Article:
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ch 6 - Chapter 6 The Work Breakdown Structure and Project...

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Chapter 6: The Work Breakdown Structure and Project Estimation True/False 1. A work breakdown structure (WBS) provides a hierarchical structure that outlines the activities or work that needs to be done in order to complete the project scope. 2. The work breakdown structure (WBS) decomposes, or subdivides, the project into smaller components and more manageable units of work called work packages. 3. A tangible and verifiable piece of work is called a milestone. 4. Each phase should provide at least one specific deliverable. 5. Haugen (2002) suggests that the 100 percent rule is the most important criterion in developing and evaluating the WBS. The rule states: “The (parent) element must represent 100 percent of the work applicable to next level decomposition of a WBS element (child level).” 6. In much the same fashion as the claim “you can never be too rich”, when developing a WBS, one can never have too much detail in planning activities. 7. One way to ensure that the WBS has the appropriate level of detail is to ensure that the people who do the work are involved in its development. 8. The most common error in guesstimating is to be pessimistic and to overestimate the time and resources necessary to complete a project. 9. The Delphi technique is a quick and economical way to estimate the duration and costs of project activities. 10. Time boxing involves allocating a time segment for a task rather than attempting to estimate how long that task should take.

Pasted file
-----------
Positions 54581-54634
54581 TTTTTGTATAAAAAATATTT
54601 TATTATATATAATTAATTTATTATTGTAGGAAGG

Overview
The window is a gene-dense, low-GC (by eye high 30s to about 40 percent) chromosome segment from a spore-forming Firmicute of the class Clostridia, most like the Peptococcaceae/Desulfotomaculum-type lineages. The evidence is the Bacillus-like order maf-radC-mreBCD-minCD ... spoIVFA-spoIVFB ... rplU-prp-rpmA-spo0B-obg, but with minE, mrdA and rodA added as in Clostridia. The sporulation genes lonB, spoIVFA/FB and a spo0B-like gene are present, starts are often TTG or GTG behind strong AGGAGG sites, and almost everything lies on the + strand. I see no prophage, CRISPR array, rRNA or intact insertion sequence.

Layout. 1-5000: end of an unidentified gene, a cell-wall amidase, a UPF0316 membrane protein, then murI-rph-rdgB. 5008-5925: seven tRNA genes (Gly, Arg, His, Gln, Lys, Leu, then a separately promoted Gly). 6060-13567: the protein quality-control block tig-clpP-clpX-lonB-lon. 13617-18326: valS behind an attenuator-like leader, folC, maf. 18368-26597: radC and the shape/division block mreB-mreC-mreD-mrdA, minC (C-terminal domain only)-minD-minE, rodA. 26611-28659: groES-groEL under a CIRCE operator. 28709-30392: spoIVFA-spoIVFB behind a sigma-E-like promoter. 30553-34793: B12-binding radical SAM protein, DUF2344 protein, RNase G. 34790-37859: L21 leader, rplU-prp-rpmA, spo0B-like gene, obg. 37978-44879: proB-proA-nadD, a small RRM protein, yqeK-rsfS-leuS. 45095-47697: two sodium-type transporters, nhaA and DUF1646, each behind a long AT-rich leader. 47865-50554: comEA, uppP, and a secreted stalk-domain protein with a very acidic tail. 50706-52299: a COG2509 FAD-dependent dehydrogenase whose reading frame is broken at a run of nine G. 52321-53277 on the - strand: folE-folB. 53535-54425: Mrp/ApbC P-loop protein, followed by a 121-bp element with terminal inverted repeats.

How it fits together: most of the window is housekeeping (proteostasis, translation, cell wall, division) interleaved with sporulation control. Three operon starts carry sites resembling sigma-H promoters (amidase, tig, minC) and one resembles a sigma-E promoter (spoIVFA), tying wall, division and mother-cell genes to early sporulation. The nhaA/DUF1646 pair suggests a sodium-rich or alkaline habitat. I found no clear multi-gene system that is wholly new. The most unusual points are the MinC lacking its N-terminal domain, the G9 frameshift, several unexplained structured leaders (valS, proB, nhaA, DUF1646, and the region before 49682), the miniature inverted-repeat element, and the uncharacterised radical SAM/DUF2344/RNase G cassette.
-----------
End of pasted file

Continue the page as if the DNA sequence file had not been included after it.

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11. According to the text, most real-world estimating is made using top-down estimating. 12. Basing an estimate of activity durations on experience gained from working on similar projects is called analogous estimation. 13. Software engineering refers to a broad range of measurements for objectively evaluating computer software. 14. The three major factors in estimating an IT application are: size, complexity, and constraints and influencers. 15. Counting lines of code (LOC) is a good way to encourage efficient programming. 16. Because function points are independent of technology, they provide a way to compare projects that may use different platforms or languages. 17. COCOMO is an example of a non-parametric model because it is characterized by a usually unlimited set of named parameters. 18. The use of heuristics is based following immutable principles of project development and lead to highly accurate forecasts. 19. Research suggests that projects that use a formal estimating tool have a better chance of delivering a system that is on time and within budget.
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